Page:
View of the mountains near Castle Hill

The Council has signed off a 10-year programme of continued investment in new and existing infrastructure, community facilities, and services for a rapidly-growing district.

At its meeting on Wednesday (23 June 2021) the Council adopted its Long-Term Plan 2021-2031, signalling a series of landmark projects for Selwyn.

Mayor Sam Broughton says the plan responds to the needs of a growing community now and into the future.

“We’ve laid a strong foundation over the past few years. With this plan we’re building on that, ensuring we are meeting the needs of growth now and building for the district we want to see beyond the next 10 years.

Major projects endorsed by the Council include a new wastewater system for Darfield and Kirwee, a significant increase in funding for roading maintenance, increased investments in water supply and new community facilities for Prebbleton, Leeston and Hororata.

The proposed wastewater pipeline to connect all future developments in Darfield and Kirwee to the Pines Waste Water Treatment Plant will be built this year. The Council will work with Environment Canterbury to determine the timing beyond 2025 for homes with existing septic tanks to connect to the pipeline and has agreed to review the funding of the system.

New projects adopted in response to public submissions included plans for new all-weather hockey and football turfs at Foster Park and to support the development of a Selwyn heritage strategy. The Council will also consider a new gymnastics facility funded by a lease and subject to a business case.

Other changes from the draft plan include a change to the timing of the Leeston Library and Community Centre development, which is now planned to be completed in 2024/25 to allow further consultation on the preferred location and to develop an overall masterplan for Leeston Park.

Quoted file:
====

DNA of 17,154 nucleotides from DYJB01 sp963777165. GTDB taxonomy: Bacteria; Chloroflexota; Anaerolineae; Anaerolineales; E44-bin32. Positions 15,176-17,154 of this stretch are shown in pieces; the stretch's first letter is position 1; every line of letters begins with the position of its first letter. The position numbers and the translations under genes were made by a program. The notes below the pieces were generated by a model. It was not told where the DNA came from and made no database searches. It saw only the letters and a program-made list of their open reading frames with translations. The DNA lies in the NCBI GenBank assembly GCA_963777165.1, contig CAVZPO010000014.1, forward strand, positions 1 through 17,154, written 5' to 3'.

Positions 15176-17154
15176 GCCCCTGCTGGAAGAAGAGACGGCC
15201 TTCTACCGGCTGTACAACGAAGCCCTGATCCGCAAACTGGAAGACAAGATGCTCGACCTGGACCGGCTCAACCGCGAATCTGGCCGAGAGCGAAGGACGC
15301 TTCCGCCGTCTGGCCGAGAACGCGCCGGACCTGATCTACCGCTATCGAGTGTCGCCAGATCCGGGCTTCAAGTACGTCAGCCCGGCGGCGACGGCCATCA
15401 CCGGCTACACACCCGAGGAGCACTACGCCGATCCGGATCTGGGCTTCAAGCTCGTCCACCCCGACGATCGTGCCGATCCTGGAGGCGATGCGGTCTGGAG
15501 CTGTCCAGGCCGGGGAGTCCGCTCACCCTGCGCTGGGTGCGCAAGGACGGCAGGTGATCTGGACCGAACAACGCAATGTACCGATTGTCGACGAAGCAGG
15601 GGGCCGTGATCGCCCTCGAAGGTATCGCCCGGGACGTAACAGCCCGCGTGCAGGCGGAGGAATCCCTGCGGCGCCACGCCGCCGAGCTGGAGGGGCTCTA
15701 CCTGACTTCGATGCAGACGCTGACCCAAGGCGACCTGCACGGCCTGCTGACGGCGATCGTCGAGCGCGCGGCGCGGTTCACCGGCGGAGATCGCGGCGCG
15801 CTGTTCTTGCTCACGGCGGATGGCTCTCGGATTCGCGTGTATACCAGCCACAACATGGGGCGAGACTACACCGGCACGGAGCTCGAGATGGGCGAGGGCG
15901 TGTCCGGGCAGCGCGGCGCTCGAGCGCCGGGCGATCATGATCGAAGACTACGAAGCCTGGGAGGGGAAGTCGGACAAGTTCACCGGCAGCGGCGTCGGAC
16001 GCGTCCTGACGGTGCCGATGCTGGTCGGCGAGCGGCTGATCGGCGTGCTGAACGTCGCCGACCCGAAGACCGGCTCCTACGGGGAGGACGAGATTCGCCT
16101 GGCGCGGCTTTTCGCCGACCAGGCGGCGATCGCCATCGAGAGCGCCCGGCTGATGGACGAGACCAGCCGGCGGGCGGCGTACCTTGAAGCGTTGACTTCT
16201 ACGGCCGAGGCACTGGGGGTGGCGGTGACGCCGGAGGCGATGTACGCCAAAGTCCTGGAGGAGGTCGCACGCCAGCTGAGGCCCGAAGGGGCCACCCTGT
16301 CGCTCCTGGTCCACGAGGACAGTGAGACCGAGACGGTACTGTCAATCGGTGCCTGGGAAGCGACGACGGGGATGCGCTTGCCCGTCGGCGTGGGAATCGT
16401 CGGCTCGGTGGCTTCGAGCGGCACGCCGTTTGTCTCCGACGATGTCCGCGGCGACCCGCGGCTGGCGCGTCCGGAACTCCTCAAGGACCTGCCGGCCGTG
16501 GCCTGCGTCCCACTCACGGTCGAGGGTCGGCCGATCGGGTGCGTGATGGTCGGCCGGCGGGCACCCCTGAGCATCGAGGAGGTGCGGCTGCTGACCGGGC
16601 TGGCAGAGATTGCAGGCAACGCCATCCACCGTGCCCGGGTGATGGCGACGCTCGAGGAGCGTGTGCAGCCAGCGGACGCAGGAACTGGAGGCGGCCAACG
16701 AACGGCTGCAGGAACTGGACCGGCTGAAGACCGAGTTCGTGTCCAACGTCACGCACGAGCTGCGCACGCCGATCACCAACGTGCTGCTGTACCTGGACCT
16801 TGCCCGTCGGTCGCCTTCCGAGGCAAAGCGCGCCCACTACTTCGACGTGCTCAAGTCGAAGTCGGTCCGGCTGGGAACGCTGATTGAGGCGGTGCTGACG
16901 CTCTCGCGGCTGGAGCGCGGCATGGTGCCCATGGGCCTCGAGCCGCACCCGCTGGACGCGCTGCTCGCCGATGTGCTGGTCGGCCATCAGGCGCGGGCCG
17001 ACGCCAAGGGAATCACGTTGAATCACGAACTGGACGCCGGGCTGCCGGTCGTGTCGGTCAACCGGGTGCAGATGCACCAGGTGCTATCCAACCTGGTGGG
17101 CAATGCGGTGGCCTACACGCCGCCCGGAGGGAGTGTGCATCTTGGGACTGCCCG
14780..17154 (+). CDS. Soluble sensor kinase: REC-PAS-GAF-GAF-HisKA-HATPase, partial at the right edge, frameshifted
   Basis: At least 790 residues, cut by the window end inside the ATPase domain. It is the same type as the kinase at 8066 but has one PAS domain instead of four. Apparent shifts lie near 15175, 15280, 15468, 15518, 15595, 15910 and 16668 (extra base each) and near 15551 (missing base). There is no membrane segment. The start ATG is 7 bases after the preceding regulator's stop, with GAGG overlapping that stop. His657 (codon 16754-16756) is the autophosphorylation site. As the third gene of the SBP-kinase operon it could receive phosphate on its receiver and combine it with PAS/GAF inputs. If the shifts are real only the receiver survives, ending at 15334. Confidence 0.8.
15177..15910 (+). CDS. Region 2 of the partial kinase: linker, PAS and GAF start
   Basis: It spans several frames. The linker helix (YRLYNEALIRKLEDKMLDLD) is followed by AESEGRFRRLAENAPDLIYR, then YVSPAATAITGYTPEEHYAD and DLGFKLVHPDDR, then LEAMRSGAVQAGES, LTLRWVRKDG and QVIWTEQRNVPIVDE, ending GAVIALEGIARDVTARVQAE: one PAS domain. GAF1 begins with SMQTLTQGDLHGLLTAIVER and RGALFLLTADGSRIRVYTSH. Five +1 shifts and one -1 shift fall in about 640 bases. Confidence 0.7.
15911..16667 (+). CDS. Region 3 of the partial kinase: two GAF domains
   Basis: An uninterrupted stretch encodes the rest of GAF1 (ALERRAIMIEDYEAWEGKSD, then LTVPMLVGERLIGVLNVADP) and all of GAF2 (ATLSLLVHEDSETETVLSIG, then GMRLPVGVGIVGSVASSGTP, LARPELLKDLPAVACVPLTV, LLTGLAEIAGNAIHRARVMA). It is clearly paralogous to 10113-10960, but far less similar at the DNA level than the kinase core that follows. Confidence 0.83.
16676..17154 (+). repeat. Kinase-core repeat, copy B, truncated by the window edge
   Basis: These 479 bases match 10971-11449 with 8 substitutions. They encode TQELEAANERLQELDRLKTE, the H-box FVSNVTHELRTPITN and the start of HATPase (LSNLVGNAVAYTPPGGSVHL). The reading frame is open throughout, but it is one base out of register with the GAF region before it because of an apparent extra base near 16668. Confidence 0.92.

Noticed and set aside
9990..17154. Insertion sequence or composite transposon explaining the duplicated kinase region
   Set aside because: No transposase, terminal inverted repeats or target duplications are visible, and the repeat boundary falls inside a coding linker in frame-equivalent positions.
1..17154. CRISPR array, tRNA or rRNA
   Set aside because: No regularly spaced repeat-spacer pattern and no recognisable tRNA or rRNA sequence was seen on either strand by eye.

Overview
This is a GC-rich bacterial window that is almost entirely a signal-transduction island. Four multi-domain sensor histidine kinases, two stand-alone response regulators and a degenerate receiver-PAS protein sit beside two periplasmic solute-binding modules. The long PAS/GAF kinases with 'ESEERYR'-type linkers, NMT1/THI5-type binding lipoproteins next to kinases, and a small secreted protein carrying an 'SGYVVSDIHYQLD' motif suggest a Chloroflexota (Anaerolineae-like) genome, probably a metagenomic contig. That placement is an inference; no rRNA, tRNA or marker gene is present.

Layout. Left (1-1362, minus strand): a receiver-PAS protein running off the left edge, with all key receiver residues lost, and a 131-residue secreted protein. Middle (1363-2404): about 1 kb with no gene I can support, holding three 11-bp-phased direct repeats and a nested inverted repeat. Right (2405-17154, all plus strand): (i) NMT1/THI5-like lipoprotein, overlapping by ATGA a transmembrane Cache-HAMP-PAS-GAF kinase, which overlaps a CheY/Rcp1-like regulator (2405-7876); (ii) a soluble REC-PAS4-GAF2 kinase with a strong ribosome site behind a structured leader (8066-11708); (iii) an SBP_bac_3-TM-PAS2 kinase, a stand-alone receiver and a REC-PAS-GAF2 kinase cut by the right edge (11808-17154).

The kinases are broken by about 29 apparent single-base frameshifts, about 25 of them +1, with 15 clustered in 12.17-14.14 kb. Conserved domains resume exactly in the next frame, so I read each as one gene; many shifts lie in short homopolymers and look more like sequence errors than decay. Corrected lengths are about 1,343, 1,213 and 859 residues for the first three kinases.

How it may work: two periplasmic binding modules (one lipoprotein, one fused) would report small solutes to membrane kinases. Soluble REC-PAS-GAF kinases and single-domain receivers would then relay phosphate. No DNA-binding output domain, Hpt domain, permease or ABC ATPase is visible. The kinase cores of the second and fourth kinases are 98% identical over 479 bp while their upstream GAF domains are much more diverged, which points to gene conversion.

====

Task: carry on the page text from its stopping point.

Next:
Overall the plan forecasts average rate rises of 4-5% per year over the 10 years of the plan. In the coming 2021/22 year, the average rates rise will be 4.9%.

The Long-Term Plan is about building a Selwyn for all the residents and key to that is engaging with the community and identifying their priorities, Mayor Broughton says.

“We’ve listened carefully and responded both in where people have supported our proposals and where they’ve asked to consider other options.

“We’ve heard the message from the community around roads. We’ve also listened to our residents on their priorities for how we keep our drinking water safe and concerns around how we pay for the new Darfield Kirwee wastewater system, and we’ve agreed to keep working on those.

"We also responded with some new projects after hearing people’s additional requests for support, in particular for new football, hockey and gymnastics facilities and working with the community on protecting our heritage."

The plan will see the Council provide an additional $2.3 million a year in funding for road maintenance, on top of the $44.1 million of expenditure that will be shared with Waka Kotahi New Zealand Transport Agency for the next three years.

A total of 631submissions were received on the Draft Long-Term Plan, while a further 1,300 people provided feedback through quick polls and more attended drop-in sessions, along with a Selwyn first of two Facebook Live events where Mayor Sam Broughton took questions on the plan.

An initial assessment found it may cost around $5 to $6million to fix damage to Council assets from this month’s flooding event, of which $3 to $4 million may be incurred on the 2021/22 financial year. This is a preliminary assessment and it will be some time before the final cost is known.

A substantial proportion of the repair costs is likely to be recovered through the Council’s insurance policies, Waka Kotahi and support from the Government. The Council does not expect the event will have a significant impact on its ability to deliver on its 10-year programme.

Read the full Long-Term Plan.

Last modified: 29 Jun 2021 2:36pm